Thursday, June 21, 2007

Fear and Loathing in Seoul



I try to avoid going to Seoul whenever possible and I think there are more than a few bloggers and readers out there that share my feelings (Nomad? can I have an "amen"?). Unfortunately, the US Embassy no longer has a mission in Busan, so from time to time, I have to pay a visit to Seoul to renew passports, register children, have some Thai food, etc.
I suppose if I were still single (or at least childless) I could probably stomach it a little easier. After all, Seoul does offer a variety of things that are not easily available here in Daegu. But since I have children, it becomes necessary for me to do the single most onerous thing that a father can do with his children. Drive to and in Seoul!
Unless all the drivers I saw were from out of town for some strange reason, I fail to understand why anyone would want to drive in Seoul. After all, the subway system is top notch and covers most of the important parts of the city. Everywhere I went, what should have been a 10 minute drive turned into an hour of 4-wheeled insanity. There is no WAY, I would do that every day.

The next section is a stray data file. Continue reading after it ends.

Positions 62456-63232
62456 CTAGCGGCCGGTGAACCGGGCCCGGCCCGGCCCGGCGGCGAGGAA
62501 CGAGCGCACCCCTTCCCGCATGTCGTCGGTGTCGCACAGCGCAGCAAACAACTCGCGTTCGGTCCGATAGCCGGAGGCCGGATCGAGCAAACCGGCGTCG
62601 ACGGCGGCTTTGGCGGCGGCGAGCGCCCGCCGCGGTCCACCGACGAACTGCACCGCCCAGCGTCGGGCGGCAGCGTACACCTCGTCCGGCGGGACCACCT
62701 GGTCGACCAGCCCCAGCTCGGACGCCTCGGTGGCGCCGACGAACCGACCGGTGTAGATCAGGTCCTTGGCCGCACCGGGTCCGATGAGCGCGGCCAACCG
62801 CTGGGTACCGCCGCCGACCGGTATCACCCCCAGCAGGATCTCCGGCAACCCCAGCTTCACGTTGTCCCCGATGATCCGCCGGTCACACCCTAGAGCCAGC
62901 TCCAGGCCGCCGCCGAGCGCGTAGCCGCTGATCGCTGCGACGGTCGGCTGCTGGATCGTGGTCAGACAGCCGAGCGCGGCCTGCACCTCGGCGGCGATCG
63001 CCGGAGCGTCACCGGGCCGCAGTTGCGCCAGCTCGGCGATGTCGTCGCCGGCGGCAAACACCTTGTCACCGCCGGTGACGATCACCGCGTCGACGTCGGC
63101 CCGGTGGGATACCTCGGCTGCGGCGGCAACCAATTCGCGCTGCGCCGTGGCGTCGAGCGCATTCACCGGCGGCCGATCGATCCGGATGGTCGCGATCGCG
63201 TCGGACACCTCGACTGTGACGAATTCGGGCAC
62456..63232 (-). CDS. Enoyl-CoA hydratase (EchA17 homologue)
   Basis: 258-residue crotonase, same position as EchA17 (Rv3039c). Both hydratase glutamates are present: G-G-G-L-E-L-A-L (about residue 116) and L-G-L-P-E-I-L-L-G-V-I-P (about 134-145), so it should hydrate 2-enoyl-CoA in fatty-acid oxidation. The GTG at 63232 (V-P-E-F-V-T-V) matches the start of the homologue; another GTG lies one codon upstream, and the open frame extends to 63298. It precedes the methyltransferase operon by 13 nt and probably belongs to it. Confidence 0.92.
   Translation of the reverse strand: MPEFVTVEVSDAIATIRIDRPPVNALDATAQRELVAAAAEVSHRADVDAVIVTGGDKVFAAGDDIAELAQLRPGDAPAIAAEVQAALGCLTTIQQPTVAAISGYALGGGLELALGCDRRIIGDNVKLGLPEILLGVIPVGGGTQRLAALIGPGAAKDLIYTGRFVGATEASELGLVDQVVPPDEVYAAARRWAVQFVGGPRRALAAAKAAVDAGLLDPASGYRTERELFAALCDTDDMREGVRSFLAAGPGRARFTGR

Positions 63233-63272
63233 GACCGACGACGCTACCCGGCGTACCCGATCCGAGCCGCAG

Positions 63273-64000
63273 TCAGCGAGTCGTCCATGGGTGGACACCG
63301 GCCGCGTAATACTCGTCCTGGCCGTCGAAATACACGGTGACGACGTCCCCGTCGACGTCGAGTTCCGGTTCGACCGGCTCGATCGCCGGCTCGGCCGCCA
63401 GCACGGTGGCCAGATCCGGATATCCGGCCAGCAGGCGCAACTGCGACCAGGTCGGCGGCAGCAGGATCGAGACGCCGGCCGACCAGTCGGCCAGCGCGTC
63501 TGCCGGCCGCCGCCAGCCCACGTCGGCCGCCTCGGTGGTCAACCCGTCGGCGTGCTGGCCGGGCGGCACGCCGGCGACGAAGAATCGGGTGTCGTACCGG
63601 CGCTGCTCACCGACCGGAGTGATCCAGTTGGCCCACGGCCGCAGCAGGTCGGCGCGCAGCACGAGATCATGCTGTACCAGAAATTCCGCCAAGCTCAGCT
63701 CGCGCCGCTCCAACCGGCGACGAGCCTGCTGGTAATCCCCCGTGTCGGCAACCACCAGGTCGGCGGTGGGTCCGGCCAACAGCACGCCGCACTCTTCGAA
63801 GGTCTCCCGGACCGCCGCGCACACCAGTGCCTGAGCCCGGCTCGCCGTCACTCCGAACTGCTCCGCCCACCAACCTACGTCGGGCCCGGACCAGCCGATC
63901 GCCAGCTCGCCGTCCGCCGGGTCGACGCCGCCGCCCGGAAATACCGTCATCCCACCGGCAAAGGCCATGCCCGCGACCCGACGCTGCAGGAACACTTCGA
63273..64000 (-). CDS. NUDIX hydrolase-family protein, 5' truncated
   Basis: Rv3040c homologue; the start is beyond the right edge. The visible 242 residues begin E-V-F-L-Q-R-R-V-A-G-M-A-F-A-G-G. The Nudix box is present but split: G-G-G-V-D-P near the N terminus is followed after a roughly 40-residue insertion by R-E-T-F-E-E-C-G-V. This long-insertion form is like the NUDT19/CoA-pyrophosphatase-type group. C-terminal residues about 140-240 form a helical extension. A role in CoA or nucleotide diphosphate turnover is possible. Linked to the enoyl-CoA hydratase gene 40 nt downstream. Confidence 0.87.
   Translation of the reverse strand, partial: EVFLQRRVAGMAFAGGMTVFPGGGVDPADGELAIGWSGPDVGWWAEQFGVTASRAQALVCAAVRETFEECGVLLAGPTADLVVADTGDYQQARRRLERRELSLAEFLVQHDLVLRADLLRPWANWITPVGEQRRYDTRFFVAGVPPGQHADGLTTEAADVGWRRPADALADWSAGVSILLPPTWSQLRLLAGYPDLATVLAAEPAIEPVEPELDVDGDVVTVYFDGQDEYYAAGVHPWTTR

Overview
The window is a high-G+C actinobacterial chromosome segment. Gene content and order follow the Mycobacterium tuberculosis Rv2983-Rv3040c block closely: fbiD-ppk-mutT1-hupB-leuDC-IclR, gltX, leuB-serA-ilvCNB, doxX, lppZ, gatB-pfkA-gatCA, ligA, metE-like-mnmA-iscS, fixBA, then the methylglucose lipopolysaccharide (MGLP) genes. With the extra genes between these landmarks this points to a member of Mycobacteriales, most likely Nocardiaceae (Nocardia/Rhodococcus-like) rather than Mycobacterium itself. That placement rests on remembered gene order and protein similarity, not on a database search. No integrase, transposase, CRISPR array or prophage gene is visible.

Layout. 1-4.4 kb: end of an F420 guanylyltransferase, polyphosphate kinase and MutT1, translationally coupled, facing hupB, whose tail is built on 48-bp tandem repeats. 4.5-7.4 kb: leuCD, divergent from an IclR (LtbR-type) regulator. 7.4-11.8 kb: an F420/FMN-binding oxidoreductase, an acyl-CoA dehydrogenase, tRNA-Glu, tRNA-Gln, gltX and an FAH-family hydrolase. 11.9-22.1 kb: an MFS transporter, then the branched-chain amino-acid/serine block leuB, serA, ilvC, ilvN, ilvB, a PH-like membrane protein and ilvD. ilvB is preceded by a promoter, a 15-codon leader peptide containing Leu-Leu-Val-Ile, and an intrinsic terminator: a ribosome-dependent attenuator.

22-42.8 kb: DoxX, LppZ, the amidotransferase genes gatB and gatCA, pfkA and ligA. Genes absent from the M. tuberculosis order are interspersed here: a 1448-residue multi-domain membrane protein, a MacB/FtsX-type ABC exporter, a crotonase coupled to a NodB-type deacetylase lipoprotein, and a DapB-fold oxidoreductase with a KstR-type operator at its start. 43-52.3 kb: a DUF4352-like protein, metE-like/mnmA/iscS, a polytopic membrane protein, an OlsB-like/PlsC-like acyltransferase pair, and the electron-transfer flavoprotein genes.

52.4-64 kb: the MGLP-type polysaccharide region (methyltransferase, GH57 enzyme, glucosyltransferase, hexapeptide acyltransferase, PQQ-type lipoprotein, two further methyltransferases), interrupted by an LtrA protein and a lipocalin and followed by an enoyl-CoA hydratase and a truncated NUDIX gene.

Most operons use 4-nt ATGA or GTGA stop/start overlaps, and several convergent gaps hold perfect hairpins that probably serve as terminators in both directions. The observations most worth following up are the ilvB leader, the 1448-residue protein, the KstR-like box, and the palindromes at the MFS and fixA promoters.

I was pushing my son around in his stroller and I ambled past a real estate agency and just like back in Daegu, the windows were covered with advertisements for area apartments. I noticed a sign advertising the same apartment complex where we were staying with my wife's relatives and the price: 300,000,000 won!! Then I thought, "OK, this IS Seoul, I should expect things to be more expensive right?" Then I noticed the top of the advertisement: JeonSe (Key money deposited for rental NOT ownership)!!! and I realized that this amounted to almost twice the cost of my own equally sized apartment back here in Daegu. I later learned that the same midsized apartment in MokDong would have cost almost double that for purchace. Ladies and gentlemen, that is almost 600,000 USD (if you include closing costs and remodeling, etc. that must be done) for a 15 year old, 1140 Square Foot, Second floor apartment. So, I just thought, let's just see what I could get if I had that much money back home in Knoxville.
$524,500
Single Family Property
Status: Active
Area: 117
Subdivision: WHITTINGTON CREEK
Age: 4 year(s) old
4 total bedroom(s)
3.5 total bath(s)
3 total full bath(s)
1 total half bath(s)
10 total rooms
Approximately 3400 sq. ft.
Two story
Style: Traditional
Master bedroom
Living room
Dining room
Kitchen
Master bedroom is 17X14
Living room is 13.5X11.5
Dining room is 16X12
Kitchen is 25X13
Tennis court(s)
3 car garage
Heating features: Central
Central air conditioning
Interior features: Breakfast area, Cable TV avail., Dishwasher, Disposal, Microwave, Pantry, Range and oven, Washer/dryer hookups
Exterior features: Elect. srvc avail., Level lot, Patio, Porch, Tennis court
Approximate lot is 106X165 Located on a cul-de-sac
NO CONTEST!
Call me a redneck if you please, but I'll take that over a box of concrete any day I can.